If you take a dog, lock it in a cage whose floor is electrified, and you give repeated electric shocks to the poor thing, the dog will agitatedly try and find a way to escape, and will find none. Ultimately, the dog will just give up trying and will passively bear the electric shocks as they come and go. Now, if you partially lower down one of the sides of the cage, such that the dog can easily escape by jumping over it, the dog would not even try! It will stay as it is, passive and whining, taking the shocks while freedom is but a leap away. It has learnt that resistance is futile; it has learnt that there is no escape, so why even bother. It has learnt to be helpless.
You'd think that humans might do better, being rational creatures and all that, but they don't. In fact, they might even do worse! It is because humans have a much more enhanced ability to learn helplessness even by observation alone. The electrified cages for us humans are the systems we live in, our families, our cultures, our societies. Our bars are varied and numerous: judgements, criticisms, shame, reputation, guilt, duty, social isolation, and sometimes even physical punishment. And it works as long as you see yourself as the system sees you. If the system believes you have lost your honour, then you have lost your honour. If the system believes you have brought shame upon yourself, then you have brought shame upon yourself. You allow yourself to be judged, you allow yourself to be branded, you allow yourself to be afraid of the system, because since childhood you have learnt that resistance is futile.
Is there an escape? Can we de-learn this learnt helplessness? It is possible, yes, but unlike our dog, it is not just a leap away. It is a much more difficult task, requiring a life-long effort and will. You may have to uproot and replant your life in a whole new way.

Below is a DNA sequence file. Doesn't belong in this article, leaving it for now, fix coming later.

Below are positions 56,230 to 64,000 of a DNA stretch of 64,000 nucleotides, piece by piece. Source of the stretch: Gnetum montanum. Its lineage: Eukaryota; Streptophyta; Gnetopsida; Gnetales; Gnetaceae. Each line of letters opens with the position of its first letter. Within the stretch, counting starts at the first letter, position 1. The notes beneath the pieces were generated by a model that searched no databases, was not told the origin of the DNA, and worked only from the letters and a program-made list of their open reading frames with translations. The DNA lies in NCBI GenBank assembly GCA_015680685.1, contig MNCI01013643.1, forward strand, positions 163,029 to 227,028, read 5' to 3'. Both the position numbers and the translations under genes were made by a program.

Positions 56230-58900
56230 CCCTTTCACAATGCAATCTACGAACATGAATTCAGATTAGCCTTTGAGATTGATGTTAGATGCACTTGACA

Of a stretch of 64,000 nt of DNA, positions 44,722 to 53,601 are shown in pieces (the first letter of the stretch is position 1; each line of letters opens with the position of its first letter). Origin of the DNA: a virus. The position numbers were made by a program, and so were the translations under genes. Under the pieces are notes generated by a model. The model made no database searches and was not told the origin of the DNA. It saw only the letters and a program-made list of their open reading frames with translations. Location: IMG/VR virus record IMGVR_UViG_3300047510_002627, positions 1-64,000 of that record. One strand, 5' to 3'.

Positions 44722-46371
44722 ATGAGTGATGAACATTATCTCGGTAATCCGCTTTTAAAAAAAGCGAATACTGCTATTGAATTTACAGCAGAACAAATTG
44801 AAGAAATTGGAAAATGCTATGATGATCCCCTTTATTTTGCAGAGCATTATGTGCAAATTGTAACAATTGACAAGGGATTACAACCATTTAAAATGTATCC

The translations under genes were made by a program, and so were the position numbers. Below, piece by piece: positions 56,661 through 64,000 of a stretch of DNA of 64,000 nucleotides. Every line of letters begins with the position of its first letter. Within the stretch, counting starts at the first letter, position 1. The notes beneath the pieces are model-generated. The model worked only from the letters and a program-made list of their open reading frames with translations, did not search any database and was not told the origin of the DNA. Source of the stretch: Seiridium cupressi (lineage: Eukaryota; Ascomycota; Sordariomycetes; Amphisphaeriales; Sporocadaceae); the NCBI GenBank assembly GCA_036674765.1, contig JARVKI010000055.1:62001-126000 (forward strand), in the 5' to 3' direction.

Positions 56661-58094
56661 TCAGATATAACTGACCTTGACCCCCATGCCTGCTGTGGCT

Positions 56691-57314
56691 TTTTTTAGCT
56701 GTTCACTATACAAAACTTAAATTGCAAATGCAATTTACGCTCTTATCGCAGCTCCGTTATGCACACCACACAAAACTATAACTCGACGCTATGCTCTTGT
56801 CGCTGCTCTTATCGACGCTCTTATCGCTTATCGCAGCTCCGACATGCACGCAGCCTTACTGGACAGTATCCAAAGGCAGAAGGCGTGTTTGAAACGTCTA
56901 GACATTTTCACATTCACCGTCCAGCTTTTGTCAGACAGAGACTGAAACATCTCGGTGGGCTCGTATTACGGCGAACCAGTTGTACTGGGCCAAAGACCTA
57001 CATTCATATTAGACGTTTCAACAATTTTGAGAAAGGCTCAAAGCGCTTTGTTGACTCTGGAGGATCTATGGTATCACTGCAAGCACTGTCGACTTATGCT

Ken McLeod offers some good piece of advice:
'Can learned helplessness be undone? Well, that's the big question, isn't it? The answer is "Yes." The cost, however, is high. We can only undo learned helplessness by severing our internal connection with the system that gave rise to it.
Our motivation must be clear and strong. We must really want to hear and respond to our own questions about life. We must really want to live our own life and not one prescribed by our family, society, culture, profession or tradition. Metaphorically, we must be willing to go north, the direction that takes us out of society. We must be willing to endure pain, know from direct experience, act on what we see and receive what happens. We must yearn to experience what is without relying on anything to confirm our existence....
[A] formulation from Buddhism is:
Recognize the problem;
Develop a practice;
Continue until the problem is gone.
The first step is to recognize that there is a problem. Then we develop a practice that brings attention to the problem and, particularly, to the patterns that underlie it. Finally, we continue that practice regardless of what arises until the problem is gone.
These are difficult instructions. When we follow them, we come up against the power of the system as it has been internalized in us.... When the internal identification dies, we feel as if a part of us has died, and it has. When we violate the dictums of the system, we will feel that we are being violent, and we are. When the system dies in us, we will feel that we have killed something, and we have. We step outside consensus reality. We cease to look to the world to confirm our existence.
We come, instead, to rely on our direct experience of what arises and we act according to our observation of the needs of the moment. We may even choose to work in an institution, follow a tradition, or pursue a profession. But our choice is conscious and we knowingly accept the responsibilities and obligations that come with our chosen path.'
[For more information on the cruel and crucial dog experiments, which, unlike our hypothetical experiment, were actually performed by Martin Seligman, see here.]